The names found in the West India Regiment's army records will make you look (and think) twice
Oliver Twist. Guy Fawkes. Don Juan. Were these the real names of soldiers in the British Army's West India Regiment? Stephen Rigden investigates.
On 24 January 1838, two young men walked into the 1st West India Regiment’s recruiting centre in Freetown, Sierra Leone. They would have been processed in the usual way – undergone a medical and, having been found fit, accepted and enlisted into the ranks of the British Army. They walked out as Private 876 Marcus Brutus and Private 894 Julius Caesar. Private 871 Mark Anthony had already attested a few days earlier, on 16 January 1838.
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We think of given names as being the forenames given to a child at birth or baptism. In the context of the British Army and the Empire in the early to mid- 19th century, however, sometimes given names can take on a different meaning.
The three privates named above were aged 20, 22 and 23. They would have had names, African names, appropriate to their backgrounds – two are recorded as being of Igbo (Ebo) heritage and one as Oku (Aku). However, those names were, one has to presume, unfamiliar, perhaps unintelligible or simply too hard to spell, for the British Army, so they were given new names fit for their new army lives.
What do we make of these names and the many others like them? Most of them must have been given to the African recruits by commissioned officers, rather than by the recruiting sergeant, who as a non-commissioned officer is unlikely to have had the kind of background or education that would have prompted these names. The names given to the men speak of a public school and university education. Here are some more, all from 1838/39:
- Beau Brummell
- Guy Fawkes
- Tiberius Gracchus
- Robin Hood
- Victor Hugo
- Edmund Ironside
- Titus Livius
- Don Juan
- Peregrine Pickle
- Walter Scott
- Oliver Twist
Whoever gave these young Black soldiers their names for their army careers was clearly cultured. As well as the classics, he named the recruits after fictional characters from the best modern literature – Dickens’s Oliver Twist had only just been published in 1838. He selected names from British history and folklore, and he was familiar with fashionable society - Beau Brummell was, at least in his own estimation, the best-dressed man in Regency England.
Maybe it was a way to relieve some of the tedium of recruitment, 4,000 miles from home on the West Coast of Afric. We can imagine him having a chuckle to himself, or sharing a private joke with a fellow officer as the recruiting sergeant dutifully tried to take down the names. There were some mistakes – we found Private 1154 Bysh Shelly (instead of Bysshe Shelley) and Private 1340 Pearce Egan (instead of the correct Pierce Egan).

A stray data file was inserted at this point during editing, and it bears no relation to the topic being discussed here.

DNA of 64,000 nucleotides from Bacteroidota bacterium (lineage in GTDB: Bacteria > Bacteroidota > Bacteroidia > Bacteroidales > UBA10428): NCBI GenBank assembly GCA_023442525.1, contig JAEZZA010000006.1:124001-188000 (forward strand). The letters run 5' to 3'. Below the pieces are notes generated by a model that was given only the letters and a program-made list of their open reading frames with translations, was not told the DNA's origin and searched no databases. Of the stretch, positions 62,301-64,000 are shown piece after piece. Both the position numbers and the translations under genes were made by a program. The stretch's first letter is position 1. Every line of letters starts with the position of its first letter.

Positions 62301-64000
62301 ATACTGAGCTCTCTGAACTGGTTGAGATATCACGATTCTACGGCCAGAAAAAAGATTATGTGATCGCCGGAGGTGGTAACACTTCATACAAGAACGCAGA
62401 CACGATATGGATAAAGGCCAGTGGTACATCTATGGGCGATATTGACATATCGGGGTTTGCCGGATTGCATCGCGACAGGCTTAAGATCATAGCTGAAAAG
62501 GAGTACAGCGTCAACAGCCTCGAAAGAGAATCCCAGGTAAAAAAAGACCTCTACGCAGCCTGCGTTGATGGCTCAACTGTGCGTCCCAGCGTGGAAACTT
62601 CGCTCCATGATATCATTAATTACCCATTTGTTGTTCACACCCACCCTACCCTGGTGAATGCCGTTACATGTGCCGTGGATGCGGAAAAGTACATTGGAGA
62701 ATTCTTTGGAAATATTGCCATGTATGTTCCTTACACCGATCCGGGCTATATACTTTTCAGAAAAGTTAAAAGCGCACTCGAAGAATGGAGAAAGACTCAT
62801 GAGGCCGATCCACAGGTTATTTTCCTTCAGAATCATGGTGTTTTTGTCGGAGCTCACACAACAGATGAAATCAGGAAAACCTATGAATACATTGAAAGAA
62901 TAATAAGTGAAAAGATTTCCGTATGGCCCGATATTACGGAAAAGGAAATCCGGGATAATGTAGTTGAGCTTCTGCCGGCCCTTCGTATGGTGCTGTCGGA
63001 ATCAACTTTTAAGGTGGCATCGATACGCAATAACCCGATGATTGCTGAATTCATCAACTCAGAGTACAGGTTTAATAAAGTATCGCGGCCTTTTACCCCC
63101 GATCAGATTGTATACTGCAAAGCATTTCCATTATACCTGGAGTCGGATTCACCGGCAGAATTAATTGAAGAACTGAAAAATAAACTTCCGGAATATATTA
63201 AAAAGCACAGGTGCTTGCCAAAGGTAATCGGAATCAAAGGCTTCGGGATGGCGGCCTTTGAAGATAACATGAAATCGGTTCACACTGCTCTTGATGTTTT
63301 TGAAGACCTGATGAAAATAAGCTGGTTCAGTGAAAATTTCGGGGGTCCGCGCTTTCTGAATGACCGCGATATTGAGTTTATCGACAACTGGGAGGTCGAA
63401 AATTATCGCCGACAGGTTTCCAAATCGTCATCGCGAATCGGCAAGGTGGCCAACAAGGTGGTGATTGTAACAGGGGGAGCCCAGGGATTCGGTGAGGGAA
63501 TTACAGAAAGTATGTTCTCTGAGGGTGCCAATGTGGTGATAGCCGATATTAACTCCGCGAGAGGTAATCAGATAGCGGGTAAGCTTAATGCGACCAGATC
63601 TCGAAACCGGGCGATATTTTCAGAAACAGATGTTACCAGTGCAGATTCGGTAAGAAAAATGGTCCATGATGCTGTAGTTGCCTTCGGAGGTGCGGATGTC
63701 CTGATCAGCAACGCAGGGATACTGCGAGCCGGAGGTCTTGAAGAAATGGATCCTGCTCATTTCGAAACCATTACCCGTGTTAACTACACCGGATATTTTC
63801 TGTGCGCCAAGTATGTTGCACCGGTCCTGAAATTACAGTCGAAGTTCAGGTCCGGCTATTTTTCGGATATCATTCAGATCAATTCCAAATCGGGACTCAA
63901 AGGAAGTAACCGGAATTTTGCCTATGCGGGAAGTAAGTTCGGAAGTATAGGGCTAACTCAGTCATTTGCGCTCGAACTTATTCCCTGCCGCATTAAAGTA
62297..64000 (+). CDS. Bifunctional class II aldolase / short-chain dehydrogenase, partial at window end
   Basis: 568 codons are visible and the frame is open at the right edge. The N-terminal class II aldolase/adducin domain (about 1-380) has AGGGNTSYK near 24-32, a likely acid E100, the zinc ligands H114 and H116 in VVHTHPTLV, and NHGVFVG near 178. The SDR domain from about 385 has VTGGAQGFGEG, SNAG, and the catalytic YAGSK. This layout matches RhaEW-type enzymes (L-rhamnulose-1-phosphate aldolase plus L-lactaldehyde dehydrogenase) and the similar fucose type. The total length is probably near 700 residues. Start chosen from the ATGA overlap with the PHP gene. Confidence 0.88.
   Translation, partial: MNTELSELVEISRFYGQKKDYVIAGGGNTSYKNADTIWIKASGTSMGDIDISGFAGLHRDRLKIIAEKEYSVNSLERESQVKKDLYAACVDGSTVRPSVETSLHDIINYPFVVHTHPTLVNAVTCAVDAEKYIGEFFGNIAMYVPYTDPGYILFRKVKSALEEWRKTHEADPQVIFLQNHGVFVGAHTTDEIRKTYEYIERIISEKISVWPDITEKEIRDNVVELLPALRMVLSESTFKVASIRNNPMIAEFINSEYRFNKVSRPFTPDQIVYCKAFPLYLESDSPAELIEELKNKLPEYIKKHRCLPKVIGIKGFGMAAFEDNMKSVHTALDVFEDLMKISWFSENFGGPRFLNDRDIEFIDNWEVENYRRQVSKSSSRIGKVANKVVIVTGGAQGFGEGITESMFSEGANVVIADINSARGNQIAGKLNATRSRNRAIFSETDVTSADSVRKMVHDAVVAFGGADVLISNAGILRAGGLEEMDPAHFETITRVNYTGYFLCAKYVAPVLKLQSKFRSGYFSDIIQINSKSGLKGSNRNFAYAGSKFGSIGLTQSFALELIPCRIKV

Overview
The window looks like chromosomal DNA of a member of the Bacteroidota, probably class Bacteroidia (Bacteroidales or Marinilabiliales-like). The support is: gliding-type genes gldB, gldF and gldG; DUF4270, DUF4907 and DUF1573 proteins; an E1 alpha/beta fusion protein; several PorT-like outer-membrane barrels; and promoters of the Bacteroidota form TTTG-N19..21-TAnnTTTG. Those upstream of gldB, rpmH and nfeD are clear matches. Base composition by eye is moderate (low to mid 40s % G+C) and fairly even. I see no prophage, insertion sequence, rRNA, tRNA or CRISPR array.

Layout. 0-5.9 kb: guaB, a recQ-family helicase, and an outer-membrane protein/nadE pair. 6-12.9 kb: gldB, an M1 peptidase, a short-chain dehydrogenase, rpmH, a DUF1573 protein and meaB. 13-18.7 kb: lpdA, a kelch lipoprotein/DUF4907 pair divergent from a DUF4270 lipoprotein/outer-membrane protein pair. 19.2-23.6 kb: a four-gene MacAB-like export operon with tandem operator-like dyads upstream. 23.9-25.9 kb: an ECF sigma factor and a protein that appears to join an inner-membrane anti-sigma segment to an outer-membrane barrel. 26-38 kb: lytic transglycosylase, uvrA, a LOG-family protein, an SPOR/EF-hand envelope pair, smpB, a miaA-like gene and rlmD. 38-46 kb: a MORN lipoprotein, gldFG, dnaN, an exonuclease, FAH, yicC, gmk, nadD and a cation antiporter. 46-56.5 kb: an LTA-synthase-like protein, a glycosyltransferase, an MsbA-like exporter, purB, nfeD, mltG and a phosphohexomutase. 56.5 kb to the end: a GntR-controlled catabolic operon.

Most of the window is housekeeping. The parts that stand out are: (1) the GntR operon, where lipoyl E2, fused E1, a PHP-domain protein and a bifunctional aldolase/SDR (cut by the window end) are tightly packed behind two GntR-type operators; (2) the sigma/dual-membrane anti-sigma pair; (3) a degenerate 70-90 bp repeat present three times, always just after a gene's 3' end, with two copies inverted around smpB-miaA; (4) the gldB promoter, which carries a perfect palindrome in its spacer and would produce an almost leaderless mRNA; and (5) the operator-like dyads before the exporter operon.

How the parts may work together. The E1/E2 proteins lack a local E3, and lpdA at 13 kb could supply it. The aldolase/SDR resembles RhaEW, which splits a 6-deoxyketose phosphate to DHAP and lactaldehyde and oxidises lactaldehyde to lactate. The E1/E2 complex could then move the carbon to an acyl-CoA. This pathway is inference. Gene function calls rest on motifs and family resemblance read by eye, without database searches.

The joke isn’t so funny today. Perhaps no harm was meant. Perhaps the grandiose and mock-heroic names bestowed upon young men who didn’t understand the meaning or the joke were meant affectionately. Here are some more names of young African recruits from the 1830s and ‘40s to think about, though:
- Deaf Burke
- George Cocoa
- Dicky Gossip
- Peter Greyhound
- John Hero
- Titus Hurlyburly
- Quick Smart
- Sampson Strong
The first of these names is clearly offensive. Some of the others may have been descriptive or ironic. Dicky Gossip might have been very chatty or he might have been quiet. Peter Greyhound may have been fast-footed or slow. With a certain type of British humour, you can never be sure – think of Lofty in Dad’s Army, who was a not-so-lofty 4’ 9”.
You wonder what the soldiers of the West India Regiment thought if and when they discovered the meaning of their names. Samuel Johnson and Oliver Goldsmith could pass as normal names, and not be recognised as a homage to 18th-century literary figures. But what of the likes of Roderick Dhu, Warren Hastings, Cardinal Mazarine, Sancho Panza, Nathan Rothschild, William Shakespeare, Doctor Syntax and Othello Venice? Did those men ever discover the meaning of the names given to them? And if they did, how did they feel? Some may have been proud to call themselves Benjamin Franklin or Harry Hotspur. Others may have felt humiliated to have been made fools of by the commanding officer or the institution they served. Perhaps they didn’t care, because they held inside themselves their true names and true heritage, and weren't too fussed what their employer called them in official records.
For some context and comparison in this giving of names, think of London’s Foundling Hospital, which began admitting children from 1741. Those children were baptised and given names (or new names), some of which were taken from classical, historical and cultural sources. The difference is that those names were being given to infants and were part of a framework of care which was as philanthropic as it was paternalistic.
All the above men in the West India Regiment were discharged to pension, meaning that they often served up to 21 years. That’s how we know of them, because of their surviving army pension papers. Perhaps most of these men didn’t marry or have issue – if they did. It would have been most likely only after discharge, and by then they would probably have been about 40 years of age and, as some of their army service papers say, “worn out”.
But perhaps they leave descendants today, and perhaps some of these names have passed down through the generations in the way that family names do so that somewhere in Britain or West Africa, or the Caribbean, there are men named Julius or Titus unaware of how their heroic names arose.